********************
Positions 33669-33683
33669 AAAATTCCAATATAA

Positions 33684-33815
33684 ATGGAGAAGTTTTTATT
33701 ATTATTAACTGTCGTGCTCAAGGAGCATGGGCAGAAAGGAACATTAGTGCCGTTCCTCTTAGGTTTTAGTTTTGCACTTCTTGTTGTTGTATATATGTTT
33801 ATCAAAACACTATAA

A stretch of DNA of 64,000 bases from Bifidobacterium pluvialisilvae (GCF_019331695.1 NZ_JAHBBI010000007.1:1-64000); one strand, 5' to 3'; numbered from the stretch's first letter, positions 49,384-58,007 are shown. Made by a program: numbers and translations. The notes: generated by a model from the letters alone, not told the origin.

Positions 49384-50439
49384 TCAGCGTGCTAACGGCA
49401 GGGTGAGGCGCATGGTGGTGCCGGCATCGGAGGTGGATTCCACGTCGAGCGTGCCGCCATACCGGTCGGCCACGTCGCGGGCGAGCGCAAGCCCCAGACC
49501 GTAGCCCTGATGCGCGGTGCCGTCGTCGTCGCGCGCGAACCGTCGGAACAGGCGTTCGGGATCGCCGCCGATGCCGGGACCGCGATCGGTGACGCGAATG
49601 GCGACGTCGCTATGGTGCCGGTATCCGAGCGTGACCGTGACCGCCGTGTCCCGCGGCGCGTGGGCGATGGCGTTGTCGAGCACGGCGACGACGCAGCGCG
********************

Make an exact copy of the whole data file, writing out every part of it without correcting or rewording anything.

Positions 33669-33683
33669 AAAATTCCAATATAA

Positions 33684-33815
33684 ATGGAGAAGTTTTTATT
33701 ATTATTAACTGTCGTGCTCAAGGAGCATGGGCAGAAAGGAACATTAGTGCCGTTCCTCTTAGGTTTTAGTTTTGCACTTCTTGTTGTTGTATATATGTTT
33801 ATCAAAACACTATAA

A stretch of DNA of 64,000 bases from Bifidobacterium pluvialisilvae (GCF_019331695.1 NZ_JAHBBI010000007.1:1-64000); one strand, 5' to 3'; numbered from the stretch's first letter, positions 49,384-58,007 are shown. Made by a program: numbers and translations. The notes: generated by a model from the letters alone, not told the origin.

Positions 49384-50439
49384 TCAGCGTGCTAACGGCA
49401 GGGTGAGGCGCATGGTGGTGCCGGCATCGGAGGTGGATTCCACGTCGAGCGTGCCGCCATACCGGTCGGCCACGTCGCGGGCGAGCGCAAGCCCCAGACC
49501 GTAGCCCTGATGCGCGGTGCCGTCGTCGTCGCGCGCGAACCGTCGGAACAGGCGTTCGGGATCGCCGCCGATGCCGGGACCGCGATCGGTGACGCGAATG
49601 GCGACGTCGCTATGGTGCCGGTATCCGAGCGTGACCGTGACCGCCGTGTCCCGCGGCGCGTGGGCGATGGCGTTGTCGAGCACGGCGACGACGCAGCGCG